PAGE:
Sure, there might be some other minor football developments scheduled for this afternoon, but here’s three quick military-themed gridiron hits for your Wednesday:
1. Steelman will sit. As reported by Sal Interdonato with the (Middletown, N.Y.) Times Herald-Record and confirmed by an Army football release, junior quarterback Trent Steelman will miss Friday’s Black and Gold spring game at Fort Benning, Ga., with a leg injury. Steelman battled leg and ankle injuries last season and had his Army-record streak of 32 straight starts snapped.
Sitting Steelman for the Benning game is a precautionary move, Interdonato reports. “Trent (Steelman) had a good spring; we’ve shut him down now,” offensive coordinator Ian Shields said Tuesday, according to the Army release. “He’s played enough tackle football; we know what he can do.”
The Black Knights practice Thursday at West Point before making the trip to Fort Benning. Click here for a short news report from the Columbus, Ga., NBC affiliate on Doughboy Stadium renovations and other preparations being made for the spring game.
2. Falcons schedule out. Air Force fans, are you ready for some nonconference football action against Idaho State? Didn’t think so. But the Bengals will come to Colorado Springs for Air Force’s Sept. 1 season opener — the first of 12 games on the recently released schedule. It’ll be a revenge game of sorts for the Falcons, who lost 13-7 to ISU in their last meeting. In 1956. Bigger nonconference games on the slate include a trip to Michigan on Sept. 8 and the traditional showdowns with Navy (Oct. 6 at home) and Army (Nov. 3 at West Point — not at Yankee Stadium).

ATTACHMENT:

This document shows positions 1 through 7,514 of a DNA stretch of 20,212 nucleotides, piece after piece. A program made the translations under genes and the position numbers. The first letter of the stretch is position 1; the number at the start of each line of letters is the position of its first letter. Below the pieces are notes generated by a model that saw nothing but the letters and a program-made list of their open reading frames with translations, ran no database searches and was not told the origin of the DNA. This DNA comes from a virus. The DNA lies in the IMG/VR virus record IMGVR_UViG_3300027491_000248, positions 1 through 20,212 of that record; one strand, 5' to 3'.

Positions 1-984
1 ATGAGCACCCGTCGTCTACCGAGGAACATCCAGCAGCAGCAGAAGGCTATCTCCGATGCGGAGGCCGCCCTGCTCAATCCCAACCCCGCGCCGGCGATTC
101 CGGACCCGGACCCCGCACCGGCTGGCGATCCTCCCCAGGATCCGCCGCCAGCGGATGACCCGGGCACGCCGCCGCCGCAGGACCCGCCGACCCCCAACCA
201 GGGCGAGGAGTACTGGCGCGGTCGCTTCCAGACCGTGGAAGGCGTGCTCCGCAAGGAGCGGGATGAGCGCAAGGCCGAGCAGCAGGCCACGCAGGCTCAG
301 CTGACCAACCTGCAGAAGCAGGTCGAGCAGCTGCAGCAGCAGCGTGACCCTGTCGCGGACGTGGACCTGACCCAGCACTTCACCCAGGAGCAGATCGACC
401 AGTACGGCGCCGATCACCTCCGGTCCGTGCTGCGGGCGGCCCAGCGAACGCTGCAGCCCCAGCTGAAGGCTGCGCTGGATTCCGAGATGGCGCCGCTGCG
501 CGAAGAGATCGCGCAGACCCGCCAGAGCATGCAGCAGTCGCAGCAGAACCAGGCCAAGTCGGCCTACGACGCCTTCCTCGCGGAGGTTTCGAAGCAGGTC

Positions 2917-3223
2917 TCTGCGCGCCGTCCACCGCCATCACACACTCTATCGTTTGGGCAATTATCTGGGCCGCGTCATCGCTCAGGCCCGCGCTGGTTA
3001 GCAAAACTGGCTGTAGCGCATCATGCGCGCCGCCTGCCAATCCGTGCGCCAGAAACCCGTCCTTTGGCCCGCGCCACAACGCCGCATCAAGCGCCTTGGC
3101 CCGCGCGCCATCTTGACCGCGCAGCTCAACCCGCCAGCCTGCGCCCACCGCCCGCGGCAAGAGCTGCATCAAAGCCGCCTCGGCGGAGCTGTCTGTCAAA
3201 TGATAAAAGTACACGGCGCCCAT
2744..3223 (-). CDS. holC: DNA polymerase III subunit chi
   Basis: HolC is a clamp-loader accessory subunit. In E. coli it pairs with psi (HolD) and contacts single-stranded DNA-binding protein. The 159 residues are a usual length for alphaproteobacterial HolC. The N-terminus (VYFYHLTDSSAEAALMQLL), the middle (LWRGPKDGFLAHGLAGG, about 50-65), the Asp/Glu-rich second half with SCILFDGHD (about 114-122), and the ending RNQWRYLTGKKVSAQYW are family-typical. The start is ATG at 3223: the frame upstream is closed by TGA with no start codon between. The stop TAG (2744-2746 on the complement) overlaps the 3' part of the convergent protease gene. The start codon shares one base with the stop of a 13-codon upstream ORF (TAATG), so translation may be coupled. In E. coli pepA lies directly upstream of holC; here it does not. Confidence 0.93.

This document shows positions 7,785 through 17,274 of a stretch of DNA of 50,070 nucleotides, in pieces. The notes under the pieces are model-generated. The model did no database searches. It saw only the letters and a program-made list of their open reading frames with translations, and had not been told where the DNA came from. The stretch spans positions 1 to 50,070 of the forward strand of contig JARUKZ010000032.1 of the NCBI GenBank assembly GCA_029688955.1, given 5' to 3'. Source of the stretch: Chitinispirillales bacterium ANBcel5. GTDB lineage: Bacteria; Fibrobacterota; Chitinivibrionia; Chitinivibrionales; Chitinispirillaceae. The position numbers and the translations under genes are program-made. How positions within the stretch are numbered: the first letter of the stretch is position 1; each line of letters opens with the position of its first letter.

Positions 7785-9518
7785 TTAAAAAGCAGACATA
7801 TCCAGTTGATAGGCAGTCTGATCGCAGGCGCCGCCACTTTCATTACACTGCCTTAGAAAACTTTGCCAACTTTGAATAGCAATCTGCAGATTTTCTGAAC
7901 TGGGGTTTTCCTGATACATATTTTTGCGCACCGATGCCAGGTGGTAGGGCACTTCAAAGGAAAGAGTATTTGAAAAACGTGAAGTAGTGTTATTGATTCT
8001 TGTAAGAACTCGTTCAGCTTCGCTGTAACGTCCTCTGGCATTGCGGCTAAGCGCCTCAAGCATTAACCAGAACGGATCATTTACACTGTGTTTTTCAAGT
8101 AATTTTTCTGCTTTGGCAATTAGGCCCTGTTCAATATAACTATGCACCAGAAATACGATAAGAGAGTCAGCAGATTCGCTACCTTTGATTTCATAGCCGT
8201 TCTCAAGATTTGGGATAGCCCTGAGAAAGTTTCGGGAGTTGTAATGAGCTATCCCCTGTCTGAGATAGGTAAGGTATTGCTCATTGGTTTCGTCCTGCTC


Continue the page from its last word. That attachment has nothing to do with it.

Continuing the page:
3. NFL official, Navy vet Veteri dies. The old saying is, if you don’t remember the name of the ref, he probably did a good job. Well, give a read to this story about Anthony Veteri Sr., who died Monday at age 88 after battling pancreatic cancer, and you’ll probably remember his name for quite a while, for all the right reasons. On the field for four Super Bowls, the longtime head linesman’s on-field success went beyond black-and-white stripes. He was a minor-league baseball player, a high school football star recruited by legendary coach Bear Bryant and, according to the write-up by our good friends at the The Journal News, the author of a record that’ll never be broken: A 100-yard punt in a game against Princeton in 1944.
The military connection? Well, the punt’s part of it — Veteri, a World War II vet, played football for the Naval Air Station Atlantic City, N.J., base team in 1944. It wasn’t unusual for base teams to play against colleges during the war years, and the games are preserved in schools’ official records (take a look; Atlantic City won 31-6).
Veteri is survived by his wife of 65 years, a son, a daughter and three grandchildren, according to the obituary.